Work on the restoration and redevelopment of the Corn Exchange and Studio Theatre is set to restart next month with the appointment of Westridge Construction Ltd as the preferred interim contractor.
The contractor was identified following a procurement process after the previous company, R Durtnell & Sons, almost collapsed in July 2019.
R Durtnell, the UK’s oldest building firm, has since been given more time to repay its debts by creditors including Brighton and Hove City Council, which it owes almost £800,000.
Further to pre-contract discussions, Westridge will begin essential weatherproofing and drainage work to protect and conserve the historic Grade I and Grade II listed buildings, a former riding house and supper room built by the Prince Regent in the early 19th century.
Westridge is a privately-owned contractor with offices based in Kent, Sussex and Surrey, operating throughout the south east and employing over 190 staff and site technicians.
They’ve recently completed a number of projects in the city including the refurbishment of Hove Town Hall’s, Hannington Lane in Brighton city centre, and a number of new council housing developments in the city including Kite Place in Whitehawk.
Andrew Comben, Chief Executive, Brighton Dome and Brighton Festival said: “We are grateful to Brighton & Hove City Council for their commitment and swift action on procuring an interim contractor. Westridge have an impressive track record of working on heritage building projects such as Ditchling Museum and Battle Abbey.
“We are delighted they are a local company and together with project architects Feilden Clegg Bradley Studios, we look forward to collaborating with their team on progressing the project.”
Martin Buckthorpe, Managing Director, Westridge Construction commented: “It is a pleasure to have been chosen as the preferred contractor to continue work on this prestigious building, reinforcing our positive ongoing relationship with Brighton & Hove City Council.
“Brighton Dome Corn Exchange and Studio Theatre project retains Westridge’s presence in the city centre, following the successful completion of the Hannington Lane development earlier this year. Brighton’s historic landmarks play a key role in the local community and we are honoured to be playing our part in their on-going restoration.”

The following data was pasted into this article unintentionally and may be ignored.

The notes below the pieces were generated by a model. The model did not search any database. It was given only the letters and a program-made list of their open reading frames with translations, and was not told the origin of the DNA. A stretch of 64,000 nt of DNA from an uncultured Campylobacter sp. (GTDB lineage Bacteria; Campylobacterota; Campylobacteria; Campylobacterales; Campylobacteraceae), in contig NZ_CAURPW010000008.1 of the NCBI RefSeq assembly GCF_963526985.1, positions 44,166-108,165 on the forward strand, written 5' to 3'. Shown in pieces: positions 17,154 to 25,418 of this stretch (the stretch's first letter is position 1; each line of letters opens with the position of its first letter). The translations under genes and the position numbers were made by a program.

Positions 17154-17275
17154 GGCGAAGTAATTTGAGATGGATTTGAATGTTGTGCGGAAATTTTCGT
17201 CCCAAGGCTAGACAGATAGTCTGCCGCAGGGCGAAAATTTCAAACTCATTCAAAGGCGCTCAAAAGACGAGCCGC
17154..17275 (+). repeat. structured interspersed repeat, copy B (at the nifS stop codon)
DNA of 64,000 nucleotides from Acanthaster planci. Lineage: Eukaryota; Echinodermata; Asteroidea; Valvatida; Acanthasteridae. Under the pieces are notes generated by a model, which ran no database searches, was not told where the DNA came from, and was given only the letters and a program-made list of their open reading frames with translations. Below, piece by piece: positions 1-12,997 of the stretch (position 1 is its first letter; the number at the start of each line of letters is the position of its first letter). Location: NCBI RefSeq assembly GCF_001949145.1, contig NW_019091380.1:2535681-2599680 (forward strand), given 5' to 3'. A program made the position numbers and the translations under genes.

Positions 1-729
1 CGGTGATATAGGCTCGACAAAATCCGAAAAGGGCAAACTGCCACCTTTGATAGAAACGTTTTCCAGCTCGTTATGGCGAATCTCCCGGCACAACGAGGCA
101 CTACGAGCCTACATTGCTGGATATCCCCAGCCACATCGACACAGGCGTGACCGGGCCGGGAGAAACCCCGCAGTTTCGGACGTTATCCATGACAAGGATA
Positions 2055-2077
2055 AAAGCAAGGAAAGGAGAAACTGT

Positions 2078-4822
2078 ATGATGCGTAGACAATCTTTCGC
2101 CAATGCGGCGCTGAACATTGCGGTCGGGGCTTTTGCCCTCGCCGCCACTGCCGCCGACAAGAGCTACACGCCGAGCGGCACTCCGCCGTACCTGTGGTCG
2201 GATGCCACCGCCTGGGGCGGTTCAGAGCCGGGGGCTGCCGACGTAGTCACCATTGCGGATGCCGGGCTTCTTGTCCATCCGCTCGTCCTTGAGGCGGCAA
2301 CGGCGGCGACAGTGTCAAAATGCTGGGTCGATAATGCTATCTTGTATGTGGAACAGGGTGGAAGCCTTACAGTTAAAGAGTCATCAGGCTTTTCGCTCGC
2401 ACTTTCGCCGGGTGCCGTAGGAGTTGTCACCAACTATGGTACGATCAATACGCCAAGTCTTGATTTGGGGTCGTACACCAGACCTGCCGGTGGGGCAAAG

Councillors agreed to procure and appoint a new main contractor for the project at the Policy and Resources Committee earlier this month.
Councillor Alan Robins, lead member for culture, added: “This is such a unique and important project for the city’s heritage and we are pleased that the committee supported our plan to move forward. It’s an exciting time for the Royal Pavilion Estate and the refurbishment will protect and unite its buildings for future generations to explore and enjoy.”
The major refurbishment of the Corn Exchange and Studio Theatre is the first phase of a wider project to reaffirm Brighton’s Royal Pavilion Estate as a key cultural destination by equipping it for a sustainable future.
The longer-term vision aims to reunite the historic Estate to create a centre for heritage, culture and the performing arts which reflects the unique spirit of Brighton. It’s anticipated that the revitalised Royal Pavilion Estate will support 1,241 full-time equivalent jobs and have an economic impact of £68 million.
The redevelopment will improve venue access for visitors, staff and performers, including new accessible toilets, hearing assistance systems and a public lift providing wheelchair access to all levels of the buildings. A new creative space will be available for community groups and emerging artists to use for workshops, meetings and rehearsals.
£19.13 million of the total project costs has been raised from grant funding from the National Lottery Heritage Fund, Arts Council England, Coast to Capital Local Growth Fund, private trusts, individual donations and contributions from Brighton Dome and Brighton Festival’s own resources.
The Build Brighton Dome community appeal has raised over £130,000 from public donations with match funding of every £1 by The Roddick Foundation.